Following the lead of the US, the past few years have seen a significant increase in venture capital (VC) activity in the UK and Europe. Although the recent rate of growth is not expected to continue in 2001/2002 in line with expectations of a slowdown in the general economy, nevertheless it remains an exciting time for the VC industry for the reasons identified below. This article examines some of the trends that have emerged in VC deal structure, often in response to the high risk nature of many of the investments made in the TMT (Technology, Media and Telecoms) sector.
Recent growth: can it continue?
The past few years have seen rapid growth in the levels of investment made by VCs in the TMT sector, in both the US and Western Europe. During that time, almost half of all private equity investment in Western Europe occurred in the UK with over $12 billion being invested in 1999 (as compared to $3.5 billion being invested in Germany, which ranked second in Western Europe). The first half of 2000 continued the impressive rates of investment with $11.4 billion invested in Western Europe alone, a significant proportion of which was invested in the TMT sector.
Given the recent falls in the share valuations of many companies in the TMT sector it appears inevitable that VCs will become more discerning with respect to the companies in which they choose to invest. However, there is no reason to believe VCs will not continue to support companies in the TMT sector that can exhibit a good underlying concept and a well thought out business plan. Areas such as TMT infrastructure, selected B2B opportunities and niche technologies can remain optimistic about the future. It will not be surprising though, in a more depressed market, to see a greater emphasis placed on protection of a VC’s investment through one or more of the mechanisms considered below.
Protecting the VC TMT investment
The VC’s role in the operations of the business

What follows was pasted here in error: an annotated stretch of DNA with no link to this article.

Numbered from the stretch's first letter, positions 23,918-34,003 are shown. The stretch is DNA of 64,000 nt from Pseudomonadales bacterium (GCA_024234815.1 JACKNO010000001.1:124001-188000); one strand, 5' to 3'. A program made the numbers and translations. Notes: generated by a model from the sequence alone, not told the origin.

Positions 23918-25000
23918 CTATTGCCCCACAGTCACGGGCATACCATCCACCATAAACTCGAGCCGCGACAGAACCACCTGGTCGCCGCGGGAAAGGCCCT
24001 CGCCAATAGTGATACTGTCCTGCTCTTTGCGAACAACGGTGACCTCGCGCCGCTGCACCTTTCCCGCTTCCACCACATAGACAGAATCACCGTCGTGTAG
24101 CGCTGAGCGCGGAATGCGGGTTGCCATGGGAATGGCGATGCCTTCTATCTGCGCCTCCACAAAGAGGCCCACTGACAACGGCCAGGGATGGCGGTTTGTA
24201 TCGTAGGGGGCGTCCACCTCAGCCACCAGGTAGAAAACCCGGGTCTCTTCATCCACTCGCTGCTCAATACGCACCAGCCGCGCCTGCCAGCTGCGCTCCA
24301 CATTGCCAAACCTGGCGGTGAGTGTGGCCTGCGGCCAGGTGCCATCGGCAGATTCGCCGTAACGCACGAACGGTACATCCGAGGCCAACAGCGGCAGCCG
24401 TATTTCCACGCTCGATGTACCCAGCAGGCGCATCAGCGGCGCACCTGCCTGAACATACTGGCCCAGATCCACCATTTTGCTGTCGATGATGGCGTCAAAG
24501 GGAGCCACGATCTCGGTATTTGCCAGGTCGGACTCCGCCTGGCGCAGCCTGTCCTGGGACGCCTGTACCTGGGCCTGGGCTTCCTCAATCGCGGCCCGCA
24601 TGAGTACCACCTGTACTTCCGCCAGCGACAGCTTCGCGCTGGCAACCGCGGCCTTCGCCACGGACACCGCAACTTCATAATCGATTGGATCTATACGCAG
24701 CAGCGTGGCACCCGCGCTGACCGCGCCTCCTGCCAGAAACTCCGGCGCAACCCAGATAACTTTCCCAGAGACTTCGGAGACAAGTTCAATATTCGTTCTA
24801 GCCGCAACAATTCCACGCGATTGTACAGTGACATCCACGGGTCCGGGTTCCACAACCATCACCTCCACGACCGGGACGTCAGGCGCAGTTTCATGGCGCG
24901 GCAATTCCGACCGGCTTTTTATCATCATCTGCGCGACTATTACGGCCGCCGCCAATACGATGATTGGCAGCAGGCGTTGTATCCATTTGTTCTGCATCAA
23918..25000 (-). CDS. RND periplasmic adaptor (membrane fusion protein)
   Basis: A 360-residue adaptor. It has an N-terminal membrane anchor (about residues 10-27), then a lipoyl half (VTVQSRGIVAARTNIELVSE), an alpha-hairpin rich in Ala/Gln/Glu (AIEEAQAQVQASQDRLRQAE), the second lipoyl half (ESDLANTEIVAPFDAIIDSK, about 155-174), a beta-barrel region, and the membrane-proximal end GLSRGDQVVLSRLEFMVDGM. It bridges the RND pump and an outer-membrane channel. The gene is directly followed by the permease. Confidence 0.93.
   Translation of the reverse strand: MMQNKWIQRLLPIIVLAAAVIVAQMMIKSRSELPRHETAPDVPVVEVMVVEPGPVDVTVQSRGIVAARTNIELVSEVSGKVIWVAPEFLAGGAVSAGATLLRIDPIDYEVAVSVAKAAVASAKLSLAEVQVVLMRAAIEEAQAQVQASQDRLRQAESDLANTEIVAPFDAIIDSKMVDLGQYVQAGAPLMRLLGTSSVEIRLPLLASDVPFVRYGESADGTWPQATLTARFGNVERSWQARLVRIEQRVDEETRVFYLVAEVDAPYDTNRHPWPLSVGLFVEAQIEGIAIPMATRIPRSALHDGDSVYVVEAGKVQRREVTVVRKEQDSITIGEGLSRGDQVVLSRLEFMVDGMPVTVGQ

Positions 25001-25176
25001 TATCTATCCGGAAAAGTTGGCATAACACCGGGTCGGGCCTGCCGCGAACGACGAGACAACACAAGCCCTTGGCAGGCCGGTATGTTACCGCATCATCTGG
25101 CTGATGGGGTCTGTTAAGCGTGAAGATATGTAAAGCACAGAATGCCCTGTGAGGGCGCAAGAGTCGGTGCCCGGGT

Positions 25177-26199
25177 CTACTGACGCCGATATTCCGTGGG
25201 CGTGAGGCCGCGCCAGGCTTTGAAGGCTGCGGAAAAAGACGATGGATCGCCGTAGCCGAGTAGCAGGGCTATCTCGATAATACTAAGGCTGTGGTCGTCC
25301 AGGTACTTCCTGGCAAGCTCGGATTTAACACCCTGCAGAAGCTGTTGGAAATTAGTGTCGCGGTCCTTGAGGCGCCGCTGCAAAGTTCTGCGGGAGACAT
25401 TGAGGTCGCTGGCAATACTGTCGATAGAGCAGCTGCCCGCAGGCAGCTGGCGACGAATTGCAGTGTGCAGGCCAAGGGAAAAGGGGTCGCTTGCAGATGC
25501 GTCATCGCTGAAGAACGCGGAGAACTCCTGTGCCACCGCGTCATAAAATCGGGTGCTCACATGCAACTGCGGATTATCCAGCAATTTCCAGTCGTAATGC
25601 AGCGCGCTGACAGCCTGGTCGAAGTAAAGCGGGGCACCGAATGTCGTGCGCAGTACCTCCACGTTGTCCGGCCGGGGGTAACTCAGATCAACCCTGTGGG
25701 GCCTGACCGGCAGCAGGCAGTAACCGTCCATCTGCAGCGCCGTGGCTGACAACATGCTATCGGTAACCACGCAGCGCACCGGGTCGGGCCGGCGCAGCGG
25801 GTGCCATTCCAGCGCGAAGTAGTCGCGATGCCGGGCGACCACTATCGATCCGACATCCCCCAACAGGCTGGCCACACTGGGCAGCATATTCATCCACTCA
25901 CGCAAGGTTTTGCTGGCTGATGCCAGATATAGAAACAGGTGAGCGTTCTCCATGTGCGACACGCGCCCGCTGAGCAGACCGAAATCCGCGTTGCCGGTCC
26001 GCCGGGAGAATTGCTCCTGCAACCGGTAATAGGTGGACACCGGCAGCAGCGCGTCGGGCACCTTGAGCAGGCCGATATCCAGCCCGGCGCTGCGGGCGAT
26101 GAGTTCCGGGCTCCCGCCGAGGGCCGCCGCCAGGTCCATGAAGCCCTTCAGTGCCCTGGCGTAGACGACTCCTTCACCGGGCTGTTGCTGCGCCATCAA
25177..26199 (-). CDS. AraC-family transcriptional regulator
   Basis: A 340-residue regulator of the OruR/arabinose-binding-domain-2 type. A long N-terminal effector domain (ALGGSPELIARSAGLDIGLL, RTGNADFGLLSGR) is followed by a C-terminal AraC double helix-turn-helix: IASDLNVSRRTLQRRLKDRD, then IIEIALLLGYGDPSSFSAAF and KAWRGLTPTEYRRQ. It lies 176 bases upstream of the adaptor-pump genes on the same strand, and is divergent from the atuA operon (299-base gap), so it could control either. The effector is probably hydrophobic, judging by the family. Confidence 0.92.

In addition to being granted the right to appoint a director to the board of a company in which a VC invests (or, alternatively, to have an observer present at board meetings), VCs are requiring the company to specifically seek VC approval in respect of important operational decisions. Decisions that often require the VC’s approval include: any amendments to the Articles of Association of the company; the sale of all or a significant part of the business of the company; share transfers resulting in a change in control; the issue of new shares and the approval of business plans and budgets.
Control over share transfers
A major consideration in a VC’s decision to invest in a TMT company is the identity of the current shareholders who, in many cases, also form the management team of the company. VCs will want to restrict the ability of such manager/shareholders to transfer their shares as a way of trying to ensure that they stay with the company and have a vested interest in its future success. Key employee shareholders are therefore “locked in” and prevented from selling shares, although transfers to family members or other related parties are often allowed on the basis that such transfers may be required as part of a shareholder’s tax planning. Conversely, mechanisms are often included requiring members who leave the employment of a company to sell their shares. The degree to which VCs want to tiein existing manager/shareholders can be reflected in the price per share agreed to be paid to such shareholder when leaving.
VCs also often require the ability to be able to drag i.e. force the other members along in the event that the VC and other major shareholders receive an offer for all the shares in a company. In addition, VCs may also want the ability to tag along, i.e. join in with any proposed sale of shares by existing members. There are many combinations to these basic concepts and each is a matter for negotiation e.g. “partial tag along” allowing a VC to exit at the same rate and time as a founding shareholder sells. The underlying aim is for the VC to maximise satisfactory exit opportunities.
Following the lead of the US, many European VC transactions in the TMT sector are incorporating “antidilution” provisions. The concept behind such antidilution provisions is that a VC does not want to be penalised by investing in a company when its valuation (and hence the price paid per share) is high as compared to a subsequent investor investing at a time when the company’s valuation (and hence the price paid per share) is lower (thereby allowing the subsequent investor to be issued more shares per pound invested).
Antidilution protection may be given on either a “full ratchet” or a “weighted average” basis. Simply put, “full ratchet” protection requires that at the time of any subsequent investment which is made at a lower per share price, the VC receives additional shares to ensure the number of shares held by the VC equals the number of shares that the VC’s initial investment would have purchased at such lower per share price. “Weighted average” protection (the less aggressive approach) applies antidilution protection with reference to the actual proportion of shares in a company which may be issued to a new investor at a reduced per share price; full ratchet applies irrespective of how many new shares are issued at the reduced valuation.